Digital

COAI Further Escalates Corporate Battle With Reliance Jio by Writing Directly to PM

The telecom industry lobby characterises the telecom regulator’s recent interventions as a step which will harm the rollout of Digital India.

A cell phone tower. Credit: kalleboo/Flickr, CC BY 2.0.

A cell phone tower. Credit: kalleboo/Flickr, CC BY 2.0.

New Delhi: The Cellular Operators Association of India (COAI) has stepped up its battle against the Telecom Regulatory Authority of India (TRAI) and new entrant Reliance Jio by writing a letter to the Prime Minister’s Office, accusing the telecom regulator of a “pattern of discrimination” and of fostering a regulatory environment that could hurt the rollout of rural telecom networks.

The telecom industry lobby has been butting heads with Reliance Jio and TRAI over the last three to four months over a number of issues such as uniform spectrum usage charges. Over the last week though the tipping point appears to have been a TRAI consultation paper that suggested inter-connection usage charges (IUC) could be done away with; a move that the regulator believes will foster IP networks and lower calling rates but the telecom lobby believes is geared at helping Reliance Jio. Consequently, COAI has over the last week written furious letters to the Department of Telecommunications (DoT) and TRAI, accusing the regulator of “adopting policies to either promote or discriminate between existing and new entrants”.

In the letter sent to the PMO, the COAI repeats some of its arguments but also includes a new implication. Namely, that many of TRAI’s recent interventions and policy consultations will directly harm the prime minister’s Digital India programme, affect rural Internet penetration and hurt overall investor sentiment.

In its letter, COAI pinpoints three major issues. They are:

Mobile termination charges – The COAI’s primary grievance is with mobile termination charges. In the letter it points out how the the charges have been “acknowledged by TRAI and DoT as the single most determinant factor of rural rollouts over the years”. The lobby’s argument here is that the next review of whether these charges should be reduced was scheduled to have happened only in 2017-2018 and since the issue of capping these charges is under sub-judice in various courts, it makes little sense to float a consultation on the scrapping of IUC right now. Not only does this exercise “appear to hurt the financial and operational viability” of existing operators according to COAI, but it will apparently have a “significant impact on rural rollouts”, thus “impacting both the objectives of Digital India as well resulting in loss of revenues to exchequer”.

Internet telephony termination – The telecom lobby’s grievance here deals with a consultation paper floated by the regulator in late June that essentially looks at reducing the arbitrage between OTT players such as WhatsApp and telecom companies such as Reliance Jio which are looking to make initiate a call using data (through VoLTE or VoIP) and having it terminate on a traditional landline network. COAI believes that by trying to regulate Internet telephony termination charges, TRAI is not only trying to regulate the price of a service that is “niche and largely unknown”, but that the regulator also seems in favour of allowing “unlicensed entities to provide unrestricted Internet telephony”.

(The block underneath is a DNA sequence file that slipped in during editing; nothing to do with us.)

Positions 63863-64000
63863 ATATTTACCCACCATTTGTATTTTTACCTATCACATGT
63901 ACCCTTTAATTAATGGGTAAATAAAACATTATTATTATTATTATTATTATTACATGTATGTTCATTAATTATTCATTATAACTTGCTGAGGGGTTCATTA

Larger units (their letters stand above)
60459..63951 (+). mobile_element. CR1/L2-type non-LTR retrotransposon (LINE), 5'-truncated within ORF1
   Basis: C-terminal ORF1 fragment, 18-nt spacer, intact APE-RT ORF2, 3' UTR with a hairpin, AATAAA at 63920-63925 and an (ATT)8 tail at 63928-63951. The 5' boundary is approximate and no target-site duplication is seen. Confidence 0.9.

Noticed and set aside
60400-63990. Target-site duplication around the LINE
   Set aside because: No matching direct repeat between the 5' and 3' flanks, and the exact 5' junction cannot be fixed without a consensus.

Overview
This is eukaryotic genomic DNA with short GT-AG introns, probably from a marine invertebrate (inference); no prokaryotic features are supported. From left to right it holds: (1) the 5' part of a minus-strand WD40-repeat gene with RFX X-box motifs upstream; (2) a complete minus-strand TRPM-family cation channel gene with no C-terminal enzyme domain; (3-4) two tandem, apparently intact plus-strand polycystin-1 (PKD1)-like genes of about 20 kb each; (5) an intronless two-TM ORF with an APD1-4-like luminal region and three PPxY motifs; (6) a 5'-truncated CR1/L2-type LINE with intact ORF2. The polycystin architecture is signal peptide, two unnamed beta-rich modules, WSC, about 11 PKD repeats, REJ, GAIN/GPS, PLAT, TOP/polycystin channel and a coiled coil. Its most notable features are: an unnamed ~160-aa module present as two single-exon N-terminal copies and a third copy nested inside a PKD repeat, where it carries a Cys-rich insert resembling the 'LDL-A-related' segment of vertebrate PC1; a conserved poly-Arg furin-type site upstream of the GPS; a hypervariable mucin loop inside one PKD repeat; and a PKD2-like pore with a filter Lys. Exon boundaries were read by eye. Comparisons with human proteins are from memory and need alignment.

In this point, COAI is weakest. While the coming of Reliance Jio could expand VoLTE-phone network calls, for which a regulatory framework needs to be in place, other telecom operators such as Airtel also have similar capabilities that they could exploit.

Call drops –  This has been perhaps one of the most contentious issues in the last year, putting TRAI (which is fundamentally a ‘quality of services’  regulatory organisation) and the telecom industry on opposite sides. COAI characterises TRAI”s recent attempts at regulating call drops (via a consultation paper floated last week) as a “draconian measure” meant to “financially penalise and foster perceptions” and aimed at discredited existing operators.

COAI also neatly absolves the DoT of any blame, pointing out how the department has taken a more “enlightened approach” to addressing call drops by working with operators in cell site acquisition and smoothing over problems such as EMF radiation awareness.

TRAI on the other hand, COAI points out, is intent on forcing telecom operators to more specifically disclose the level of call drops by tightening the parameters by which we judge quality of service standards in this area.

Wham, bam

These three major issues, COAI writes in the letter, leads to “increasing disenfranchisement of existing operators” and “bodes ill for investments, industry growth, customer services and upsets the well-established level-playing field paradigm”.

The lobby’s director-general Rajan S Mathews caps the letter off by asking the prime minister to resolve these issues. “We request a meeting with you [sic] kind self to resolve these concerns so as to enable the industry to progress further towards achieving the Digital India vision of the government of India. Kindly note Reliance Jio has a divergent views expressed herein.”

Categories: Digital, Government, Politics

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